Friday, January 15, 2010

The eyes have it

Received a beautiful comment from an Indonesian blogger about last month's Balinese dancers.  So here's another item from the Tropenmuseum's Indonesian collection.  The portrait at right was taken in 1918.  Curators have selected it  for restoration as having special significance and sent over a 25 MB file; I'm not certain exactly why they chose it.  The metalwork on this woman's headgear is fascinating.

Today's post is about the importance of eyes.  Other aspects of an image offer more flexibility in restoration: although it wouldn't matter much if a few pixels altered a crease on her garment, human facial expressions convey a great deal of information.  The original image looks pretty good at thumbnail, but this is her right eye, unedited, at 200% resolution.

That's a vertical scratch from her eyebrow which passes down the left edge of her eye.  Then a second scratch curves with the lower edge of her eyelid and ends in a patch of corrosion, coupled with a second corrosion spot near the orbital bone at lower right.  The image also has several dust specks that are most noticeable as light marks on her eyebrow.  And if you look very carefully there's a series of faint horizontal scratches at the right edge of her eye.  Those horizontal scratches continue farther right in the image.

The goal is to correct all of this damage without altering her expression.  There's a hint of challenge to her face--not really hostile, but confident.  She looks like she's studying the photographer as intently as the camera studies her.

Beginners usually go for the largest areas of damage immediately.  It works better to begin with the small issues instead.

The smallest spots and scratches are out of the way now.  One needs to be careful with this and not go so far that the work damages skin tone.  Also, the shape of those knitted eyebrows forms part of her expression.  Our aim is realism rather than airbrushed perfection.  The next edit will work on that scratch at the lower eyelid.

This was the hardest part of the edit sequence because the scratch ran along the border between light and shadow.  A slight tension in the orbital muscle that surrounds the eye gives the expression its sense of challenge.  if the bright part of the lower eyelid comes out too wide, then that orbital muscle looks relaxed and the expression turns bland.  If the dark part of the lower eyelid gets too wide then the expression hardens into a scowl.  Working with the healing tool at a four pixel diameter setting managed a good balance between those extremes.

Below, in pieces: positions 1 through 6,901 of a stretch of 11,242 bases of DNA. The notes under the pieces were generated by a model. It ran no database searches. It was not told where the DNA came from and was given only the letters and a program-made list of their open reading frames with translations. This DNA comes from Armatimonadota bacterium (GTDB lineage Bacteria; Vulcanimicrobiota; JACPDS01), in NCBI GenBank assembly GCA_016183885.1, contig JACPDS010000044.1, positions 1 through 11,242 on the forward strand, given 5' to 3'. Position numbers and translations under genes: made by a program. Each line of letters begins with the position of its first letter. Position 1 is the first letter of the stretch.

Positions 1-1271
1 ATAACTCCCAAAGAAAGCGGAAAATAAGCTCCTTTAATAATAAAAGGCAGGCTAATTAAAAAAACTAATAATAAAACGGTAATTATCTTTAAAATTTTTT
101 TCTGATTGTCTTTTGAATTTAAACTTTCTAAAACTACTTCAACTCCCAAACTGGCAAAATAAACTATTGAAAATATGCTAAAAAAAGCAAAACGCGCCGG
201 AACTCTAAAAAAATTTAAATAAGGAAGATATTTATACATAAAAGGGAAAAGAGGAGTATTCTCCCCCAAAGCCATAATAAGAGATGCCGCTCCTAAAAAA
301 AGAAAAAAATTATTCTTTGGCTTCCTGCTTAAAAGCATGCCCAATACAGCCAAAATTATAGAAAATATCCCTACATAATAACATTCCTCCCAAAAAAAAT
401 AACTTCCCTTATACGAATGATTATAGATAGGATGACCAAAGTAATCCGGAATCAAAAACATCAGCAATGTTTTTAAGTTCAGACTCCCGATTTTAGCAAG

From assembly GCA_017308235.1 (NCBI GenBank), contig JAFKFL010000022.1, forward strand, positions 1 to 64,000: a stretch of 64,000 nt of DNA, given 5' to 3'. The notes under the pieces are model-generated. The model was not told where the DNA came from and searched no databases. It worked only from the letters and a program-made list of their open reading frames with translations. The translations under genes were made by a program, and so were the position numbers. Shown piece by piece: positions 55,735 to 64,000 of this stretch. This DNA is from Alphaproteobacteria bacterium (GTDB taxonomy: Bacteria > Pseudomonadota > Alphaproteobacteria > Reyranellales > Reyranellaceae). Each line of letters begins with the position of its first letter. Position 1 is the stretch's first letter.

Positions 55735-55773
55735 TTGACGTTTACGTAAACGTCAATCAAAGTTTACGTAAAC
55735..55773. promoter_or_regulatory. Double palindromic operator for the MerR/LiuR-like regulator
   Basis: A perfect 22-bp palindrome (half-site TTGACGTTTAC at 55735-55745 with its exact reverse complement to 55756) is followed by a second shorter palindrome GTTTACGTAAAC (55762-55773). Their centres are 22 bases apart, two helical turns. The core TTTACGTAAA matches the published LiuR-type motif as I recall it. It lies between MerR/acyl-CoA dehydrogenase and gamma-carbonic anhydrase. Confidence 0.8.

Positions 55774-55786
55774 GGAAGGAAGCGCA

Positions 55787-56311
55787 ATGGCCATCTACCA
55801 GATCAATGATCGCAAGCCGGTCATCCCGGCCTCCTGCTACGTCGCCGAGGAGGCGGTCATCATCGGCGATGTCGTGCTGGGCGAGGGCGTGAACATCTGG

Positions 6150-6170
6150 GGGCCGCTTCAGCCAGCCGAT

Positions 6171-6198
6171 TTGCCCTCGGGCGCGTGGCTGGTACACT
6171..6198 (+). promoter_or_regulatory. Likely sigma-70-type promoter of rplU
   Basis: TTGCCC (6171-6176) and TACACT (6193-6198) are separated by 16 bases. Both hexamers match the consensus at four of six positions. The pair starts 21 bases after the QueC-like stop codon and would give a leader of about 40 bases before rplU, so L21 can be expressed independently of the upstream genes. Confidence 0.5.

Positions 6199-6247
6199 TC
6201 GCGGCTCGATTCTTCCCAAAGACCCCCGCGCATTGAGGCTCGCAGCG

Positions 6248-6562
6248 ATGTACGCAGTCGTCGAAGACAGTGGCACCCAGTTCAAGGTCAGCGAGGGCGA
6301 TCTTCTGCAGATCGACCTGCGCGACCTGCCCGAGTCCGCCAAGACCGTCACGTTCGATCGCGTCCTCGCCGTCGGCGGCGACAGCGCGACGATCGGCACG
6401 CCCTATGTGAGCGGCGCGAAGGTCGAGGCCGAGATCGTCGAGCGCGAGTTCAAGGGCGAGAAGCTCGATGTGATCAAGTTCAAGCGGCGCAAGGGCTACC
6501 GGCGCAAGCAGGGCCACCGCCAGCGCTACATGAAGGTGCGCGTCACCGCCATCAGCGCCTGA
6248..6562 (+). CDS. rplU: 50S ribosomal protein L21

Here's the same closeup after the rest of the dirt and scratch removal is finished.  Haven't changed the histogram here; that will come later.  But the signs of photographic age don't distract from the look in her eye anymore.  Pulling back a bit, and viewing in the context of other unrestored areas of her face, have another look at the work in progress.

She would be about 110 years old if she were still alive today.  Perhaps the museum staff knows her name.


George Radu said...

Sorry if this comes off challenging, it's not meant to be...I'm just interested... I see you removed what looks like to be a mole below the eye. Was it clear that this spot was damage to the photo? How do you tell?

Lise Broer said...

Very good question. That spot was the last thing edited because I also wondered whether it was a mole. The photograph itself is slightly soft focus at this resolution, but both the "mole" and the eroded area at the scratch on her bottom eyelid have the same character to them, and are also in sharp focus. So I concluded it was print damage rather than a beauty mark.

Unknown said...

Congratulations on your "Blog of Note" achievement. I found your blog a few days before it was chosen by blogger.

So, I wasn't surprised when you received the honor. I've always loved looking at photos. Doesn't matter whether I know the subjects or not. It's just something about the beauty found in a still shot. "A moment in time" is what I call it.

Love your work :)

Shahartash said...
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Maggie May said...

This is fascinating.

Anthony Burke said...

Your imagery is so haunting, but wonderful at the same time. I am a fan